There are six basic parameters that determine whether an environment is suitable for life as we know it: temperature, pressure, salinity, acidity, water availability, and oxygen content. Advanced life is restricted to a narrow range of these parameters, but primitive microorganisms exist over a much wider range. Data already collected by space probes essentially rule out advanced life on other planets of our solar system; however, given the potential number of planetary systems in the galaxy, there may be as many as 50,000 planets that have earthlike conditions, a fraction of which could have cultures as technologically advanced as our own. Three decades of passive listening with radio telescopes have produced no signals comparable to those radiating from earth, but we do not know if another civilization would produce electromagnetic radiation in detectable amounts.
A continuing effort is being made to detect primitive life within our solar system. According to the Russian biologist A. I. Oparin, life can appear as the result of progressive development of organic matter from nonorganic. The principal constituents of organic matter—hydrogen, carbon, nitrogen, and oxygen—are among the most abundant atomic elements in the universe. Oparin assumed that on earth these elements combined to form simple hydrocarbons and that the hydrocarbons combined to form the precursors of life, such as amino and nucleic acids. Once these precursor molecules existed in the earth's primitive seas, they spontaneously interacted to form increasingly complex structures, until self-replicating molecules like deoxyribonucleic acid (DNA) were created, leading the way to protein synthesis.
American chemists Stanley L. Miller and Harold C. Urey provided experimental support for Oparin's theory, by discovering that when a mixture of methane, ammonia, water, and hydrogen is exposed to an electric discharge, amino acids are formed. The composition of this gas mixture is similar to the atmosphere of Jupiter. The same result has been obtained by exposing the gas mixture to ultraviolet radiation, which exists in outer space. Further support for Oparin's theory came with the discovery of organic molecules like ammonia and formaldehyde in the interstellar medium. A labeled-release experiment contained on the Viking landers which analyzed the surface of Mars in 1976 detected what could be organic activity.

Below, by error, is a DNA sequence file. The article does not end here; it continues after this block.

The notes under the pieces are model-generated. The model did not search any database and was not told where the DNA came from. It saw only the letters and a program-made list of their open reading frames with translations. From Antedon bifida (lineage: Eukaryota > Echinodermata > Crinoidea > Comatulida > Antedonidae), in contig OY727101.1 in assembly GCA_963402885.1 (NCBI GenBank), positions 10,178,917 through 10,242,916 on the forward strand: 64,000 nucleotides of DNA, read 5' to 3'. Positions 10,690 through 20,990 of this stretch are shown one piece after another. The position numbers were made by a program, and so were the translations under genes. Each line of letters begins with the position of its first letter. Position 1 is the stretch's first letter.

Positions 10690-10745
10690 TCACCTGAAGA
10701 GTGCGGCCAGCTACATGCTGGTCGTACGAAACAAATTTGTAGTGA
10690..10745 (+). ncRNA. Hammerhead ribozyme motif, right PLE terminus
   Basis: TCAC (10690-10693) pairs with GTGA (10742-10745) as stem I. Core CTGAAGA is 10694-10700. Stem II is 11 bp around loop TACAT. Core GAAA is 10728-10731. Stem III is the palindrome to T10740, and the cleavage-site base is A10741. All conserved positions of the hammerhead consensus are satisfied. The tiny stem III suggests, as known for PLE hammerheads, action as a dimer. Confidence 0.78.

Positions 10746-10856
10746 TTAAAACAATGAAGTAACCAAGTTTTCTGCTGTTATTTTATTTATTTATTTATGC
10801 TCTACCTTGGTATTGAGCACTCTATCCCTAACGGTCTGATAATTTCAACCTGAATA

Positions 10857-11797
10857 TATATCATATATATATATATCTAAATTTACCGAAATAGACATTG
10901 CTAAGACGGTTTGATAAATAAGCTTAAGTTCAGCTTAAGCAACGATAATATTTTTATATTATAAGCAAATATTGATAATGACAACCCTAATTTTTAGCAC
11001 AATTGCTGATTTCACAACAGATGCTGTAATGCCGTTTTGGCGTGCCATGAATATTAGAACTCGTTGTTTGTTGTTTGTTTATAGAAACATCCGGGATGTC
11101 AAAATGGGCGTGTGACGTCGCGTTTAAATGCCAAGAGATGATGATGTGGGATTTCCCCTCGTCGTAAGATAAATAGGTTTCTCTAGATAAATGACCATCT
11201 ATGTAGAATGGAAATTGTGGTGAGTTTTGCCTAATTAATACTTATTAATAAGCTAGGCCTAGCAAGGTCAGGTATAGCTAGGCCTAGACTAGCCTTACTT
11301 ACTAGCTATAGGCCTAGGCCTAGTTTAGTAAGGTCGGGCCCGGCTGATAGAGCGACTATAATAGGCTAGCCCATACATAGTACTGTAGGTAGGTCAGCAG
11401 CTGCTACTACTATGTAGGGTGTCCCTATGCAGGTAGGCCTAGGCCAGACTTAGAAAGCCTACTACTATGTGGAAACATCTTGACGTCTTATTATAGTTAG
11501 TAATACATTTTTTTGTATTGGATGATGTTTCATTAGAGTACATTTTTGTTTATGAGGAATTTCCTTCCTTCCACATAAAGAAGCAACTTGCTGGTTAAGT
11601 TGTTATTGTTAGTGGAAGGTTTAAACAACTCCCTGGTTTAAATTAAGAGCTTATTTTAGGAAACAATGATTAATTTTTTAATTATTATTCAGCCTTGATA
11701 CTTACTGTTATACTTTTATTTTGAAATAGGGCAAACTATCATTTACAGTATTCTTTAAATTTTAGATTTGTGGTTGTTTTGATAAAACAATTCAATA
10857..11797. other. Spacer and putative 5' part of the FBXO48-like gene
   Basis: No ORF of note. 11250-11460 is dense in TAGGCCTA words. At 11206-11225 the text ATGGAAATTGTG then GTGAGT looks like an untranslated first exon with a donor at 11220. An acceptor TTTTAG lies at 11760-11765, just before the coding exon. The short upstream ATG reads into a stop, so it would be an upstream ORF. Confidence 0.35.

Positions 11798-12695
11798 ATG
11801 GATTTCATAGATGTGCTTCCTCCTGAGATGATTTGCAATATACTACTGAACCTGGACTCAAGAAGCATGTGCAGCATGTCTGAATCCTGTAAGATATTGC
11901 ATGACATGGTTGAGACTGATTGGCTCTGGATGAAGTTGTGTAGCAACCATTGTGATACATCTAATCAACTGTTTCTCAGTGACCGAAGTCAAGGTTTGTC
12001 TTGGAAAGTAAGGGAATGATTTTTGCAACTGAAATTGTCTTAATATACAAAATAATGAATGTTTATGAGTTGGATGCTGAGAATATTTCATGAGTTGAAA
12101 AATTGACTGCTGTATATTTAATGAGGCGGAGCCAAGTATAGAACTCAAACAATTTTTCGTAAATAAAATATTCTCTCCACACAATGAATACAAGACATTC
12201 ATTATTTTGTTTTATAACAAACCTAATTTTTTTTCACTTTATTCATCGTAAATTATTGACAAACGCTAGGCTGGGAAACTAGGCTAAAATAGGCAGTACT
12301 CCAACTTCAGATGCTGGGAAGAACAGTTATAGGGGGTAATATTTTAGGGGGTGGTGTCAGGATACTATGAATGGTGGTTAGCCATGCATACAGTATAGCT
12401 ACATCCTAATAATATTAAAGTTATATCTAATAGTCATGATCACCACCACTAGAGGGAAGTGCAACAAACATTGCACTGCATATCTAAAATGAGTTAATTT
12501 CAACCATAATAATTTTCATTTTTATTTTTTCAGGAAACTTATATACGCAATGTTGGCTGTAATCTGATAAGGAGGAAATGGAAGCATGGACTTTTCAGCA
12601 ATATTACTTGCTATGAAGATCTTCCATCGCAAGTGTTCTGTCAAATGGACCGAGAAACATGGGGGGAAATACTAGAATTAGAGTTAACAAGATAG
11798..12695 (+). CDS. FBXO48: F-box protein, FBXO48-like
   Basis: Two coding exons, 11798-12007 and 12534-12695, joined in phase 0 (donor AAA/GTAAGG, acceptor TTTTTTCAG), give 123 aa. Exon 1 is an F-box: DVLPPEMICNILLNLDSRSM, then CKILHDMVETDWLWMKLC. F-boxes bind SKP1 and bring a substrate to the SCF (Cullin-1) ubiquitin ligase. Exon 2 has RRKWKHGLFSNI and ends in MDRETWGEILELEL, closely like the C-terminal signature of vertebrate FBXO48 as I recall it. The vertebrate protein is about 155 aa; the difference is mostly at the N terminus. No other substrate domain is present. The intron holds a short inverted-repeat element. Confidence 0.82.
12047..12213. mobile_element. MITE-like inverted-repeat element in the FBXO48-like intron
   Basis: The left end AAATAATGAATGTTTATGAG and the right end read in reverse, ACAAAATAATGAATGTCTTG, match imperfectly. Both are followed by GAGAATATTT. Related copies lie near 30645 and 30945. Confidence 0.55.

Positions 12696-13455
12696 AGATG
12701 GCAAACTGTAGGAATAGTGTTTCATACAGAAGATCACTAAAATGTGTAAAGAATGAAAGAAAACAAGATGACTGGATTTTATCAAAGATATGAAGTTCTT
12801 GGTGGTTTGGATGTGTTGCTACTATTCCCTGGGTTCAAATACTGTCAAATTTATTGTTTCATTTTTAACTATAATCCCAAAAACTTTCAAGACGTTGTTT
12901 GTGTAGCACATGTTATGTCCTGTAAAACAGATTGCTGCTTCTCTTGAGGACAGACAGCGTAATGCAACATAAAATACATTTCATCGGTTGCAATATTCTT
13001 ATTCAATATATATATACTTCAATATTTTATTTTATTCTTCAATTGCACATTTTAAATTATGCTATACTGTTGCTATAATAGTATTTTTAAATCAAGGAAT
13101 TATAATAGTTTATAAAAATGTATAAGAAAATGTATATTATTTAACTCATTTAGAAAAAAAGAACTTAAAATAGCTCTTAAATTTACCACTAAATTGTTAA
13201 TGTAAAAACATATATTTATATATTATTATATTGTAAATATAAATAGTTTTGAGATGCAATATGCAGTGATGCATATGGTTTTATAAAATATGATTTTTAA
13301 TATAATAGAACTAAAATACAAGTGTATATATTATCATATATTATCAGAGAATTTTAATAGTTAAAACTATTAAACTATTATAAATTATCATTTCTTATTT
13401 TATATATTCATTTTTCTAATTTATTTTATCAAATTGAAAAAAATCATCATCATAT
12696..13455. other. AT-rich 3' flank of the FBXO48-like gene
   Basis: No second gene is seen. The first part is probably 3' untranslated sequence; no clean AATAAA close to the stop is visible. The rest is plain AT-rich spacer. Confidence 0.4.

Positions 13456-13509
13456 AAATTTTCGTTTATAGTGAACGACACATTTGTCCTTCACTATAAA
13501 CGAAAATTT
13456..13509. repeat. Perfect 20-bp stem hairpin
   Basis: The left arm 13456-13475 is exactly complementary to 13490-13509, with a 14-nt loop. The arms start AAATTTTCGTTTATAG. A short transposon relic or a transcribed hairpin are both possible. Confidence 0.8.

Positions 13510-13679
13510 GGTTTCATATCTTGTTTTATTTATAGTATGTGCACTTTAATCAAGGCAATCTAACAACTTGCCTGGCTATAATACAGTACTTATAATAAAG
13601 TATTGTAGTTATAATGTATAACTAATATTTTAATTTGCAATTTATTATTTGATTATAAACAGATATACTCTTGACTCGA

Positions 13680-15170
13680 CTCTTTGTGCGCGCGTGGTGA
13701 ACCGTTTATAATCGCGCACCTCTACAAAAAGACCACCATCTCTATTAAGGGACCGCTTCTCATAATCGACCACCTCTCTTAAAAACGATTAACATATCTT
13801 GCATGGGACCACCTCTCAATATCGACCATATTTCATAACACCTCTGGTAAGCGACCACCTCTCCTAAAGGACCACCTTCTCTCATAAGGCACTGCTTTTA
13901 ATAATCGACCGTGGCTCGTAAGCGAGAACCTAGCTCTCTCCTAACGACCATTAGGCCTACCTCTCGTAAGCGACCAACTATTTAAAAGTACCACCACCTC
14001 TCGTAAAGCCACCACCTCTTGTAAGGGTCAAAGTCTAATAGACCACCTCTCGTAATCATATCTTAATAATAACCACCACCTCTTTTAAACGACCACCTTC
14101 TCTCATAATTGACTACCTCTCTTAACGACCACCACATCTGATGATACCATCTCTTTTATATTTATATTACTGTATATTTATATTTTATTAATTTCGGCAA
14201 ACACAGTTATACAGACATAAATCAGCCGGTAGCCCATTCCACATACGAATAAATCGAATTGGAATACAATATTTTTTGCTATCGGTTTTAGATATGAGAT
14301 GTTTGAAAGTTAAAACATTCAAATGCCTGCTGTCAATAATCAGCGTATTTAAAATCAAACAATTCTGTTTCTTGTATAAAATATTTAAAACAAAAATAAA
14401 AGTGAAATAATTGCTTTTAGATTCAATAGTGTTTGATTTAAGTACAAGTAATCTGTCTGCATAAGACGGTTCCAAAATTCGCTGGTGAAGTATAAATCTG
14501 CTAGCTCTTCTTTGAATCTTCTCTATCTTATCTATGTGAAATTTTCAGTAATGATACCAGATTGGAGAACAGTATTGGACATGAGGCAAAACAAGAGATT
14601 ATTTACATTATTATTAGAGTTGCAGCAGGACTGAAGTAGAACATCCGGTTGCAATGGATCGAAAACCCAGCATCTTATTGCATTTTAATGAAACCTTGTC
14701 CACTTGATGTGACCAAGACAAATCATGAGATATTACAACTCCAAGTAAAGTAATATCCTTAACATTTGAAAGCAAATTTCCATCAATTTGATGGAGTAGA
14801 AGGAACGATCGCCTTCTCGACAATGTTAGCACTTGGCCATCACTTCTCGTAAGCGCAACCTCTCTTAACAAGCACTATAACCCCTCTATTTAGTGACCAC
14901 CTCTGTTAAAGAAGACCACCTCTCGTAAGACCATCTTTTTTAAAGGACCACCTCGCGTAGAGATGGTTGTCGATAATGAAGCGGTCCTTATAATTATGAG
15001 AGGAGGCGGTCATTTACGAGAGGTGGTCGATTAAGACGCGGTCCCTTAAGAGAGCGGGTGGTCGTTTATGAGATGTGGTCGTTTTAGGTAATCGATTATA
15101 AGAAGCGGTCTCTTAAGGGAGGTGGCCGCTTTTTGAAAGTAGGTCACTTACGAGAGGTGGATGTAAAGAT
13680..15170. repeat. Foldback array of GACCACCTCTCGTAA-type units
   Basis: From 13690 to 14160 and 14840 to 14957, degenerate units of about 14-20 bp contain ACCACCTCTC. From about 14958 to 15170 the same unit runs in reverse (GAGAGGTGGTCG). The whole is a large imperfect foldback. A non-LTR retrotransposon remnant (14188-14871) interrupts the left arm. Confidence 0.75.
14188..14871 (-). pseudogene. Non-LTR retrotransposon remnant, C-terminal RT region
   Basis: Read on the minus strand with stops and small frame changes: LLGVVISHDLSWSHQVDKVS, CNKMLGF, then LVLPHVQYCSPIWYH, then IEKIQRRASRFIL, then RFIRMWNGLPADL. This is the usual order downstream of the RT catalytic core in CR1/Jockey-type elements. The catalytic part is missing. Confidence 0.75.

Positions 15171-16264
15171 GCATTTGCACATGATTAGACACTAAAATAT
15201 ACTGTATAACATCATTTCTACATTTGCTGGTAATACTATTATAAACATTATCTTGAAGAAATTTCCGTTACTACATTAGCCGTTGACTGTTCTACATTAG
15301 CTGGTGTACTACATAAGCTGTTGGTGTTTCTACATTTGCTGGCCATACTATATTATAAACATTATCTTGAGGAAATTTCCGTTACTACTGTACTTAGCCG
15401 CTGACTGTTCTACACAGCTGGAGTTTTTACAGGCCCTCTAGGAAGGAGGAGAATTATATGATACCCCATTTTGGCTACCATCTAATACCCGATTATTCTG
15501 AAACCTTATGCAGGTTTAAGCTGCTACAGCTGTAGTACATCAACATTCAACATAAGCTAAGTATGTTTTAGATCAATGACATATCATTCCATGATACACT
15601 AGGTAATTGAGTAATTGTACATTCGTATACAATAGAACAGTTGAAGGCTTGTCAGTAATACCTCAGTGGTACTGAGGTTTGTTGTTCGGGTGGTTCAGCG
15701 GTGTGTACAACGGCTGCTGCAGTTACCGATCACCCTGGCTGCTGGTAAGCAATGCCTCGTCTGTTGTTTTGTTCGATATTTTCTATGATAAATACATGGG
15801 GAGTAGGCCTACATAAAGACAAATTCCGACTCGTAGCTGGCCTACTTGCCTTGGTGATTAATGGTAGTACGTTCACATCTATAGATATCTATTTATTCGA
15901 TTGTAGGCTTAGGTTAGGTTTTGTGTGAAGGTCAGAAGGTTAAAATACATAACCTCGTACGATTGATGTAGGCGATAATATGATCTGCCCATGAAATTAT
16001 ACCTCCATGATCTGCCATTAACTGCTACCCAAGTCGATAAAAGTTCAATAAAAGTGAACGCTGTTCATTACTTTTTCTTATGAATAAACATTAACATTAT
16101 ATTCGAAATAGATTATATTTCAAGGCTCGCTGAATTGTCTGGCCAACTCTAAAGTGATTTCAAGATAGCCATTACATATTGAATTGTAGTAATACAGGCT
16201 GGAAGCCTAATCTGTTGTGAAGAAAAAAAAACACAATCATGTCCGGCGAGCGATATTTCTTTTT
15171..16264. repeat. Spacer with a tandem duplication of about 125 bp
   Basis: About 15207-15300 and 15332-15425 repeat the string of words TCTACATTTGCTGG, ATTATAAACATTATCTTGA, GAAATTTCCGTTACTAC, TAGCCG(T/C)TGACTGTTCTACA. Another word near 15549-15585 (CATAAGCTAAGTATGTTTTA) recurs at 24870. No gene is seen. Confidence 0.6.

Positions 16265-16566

Evidence of organic material and, possibly, fossils of microscopic bacteria have been found in certain carbonaceous chondrite meteorites, most notably the Orgeuil meteorite, which fell in France in 1864, the Murchison meteorite, which fell in Australia in 1969, and the Allan Hills martian meteorite, found in Antarctica in 1984, but most scientists believe either that such organic traces result from terrestrial contamination or that the data have been misinterpreted. Some scientists believe that the moon, Mars, and Venus have already been contaminated by microorganisms carried on space probes. Conversely, fears that returning Apollo astronauts could introduce destructive alien organisms into earth's biosphere led NASA to quarantine them for as long as two weeks, and lunar rock samples were kept carefully isolated.
See D. Goldsmith, The Hunt for Life on Mars (1997); P. Day, ed., The Search for Extraterrestrial Life: Essays on Science and Technology (1998); S. J. Dick, Life on Other Worlds: The 20th-Century Extraterrestrial Life Debate (1998).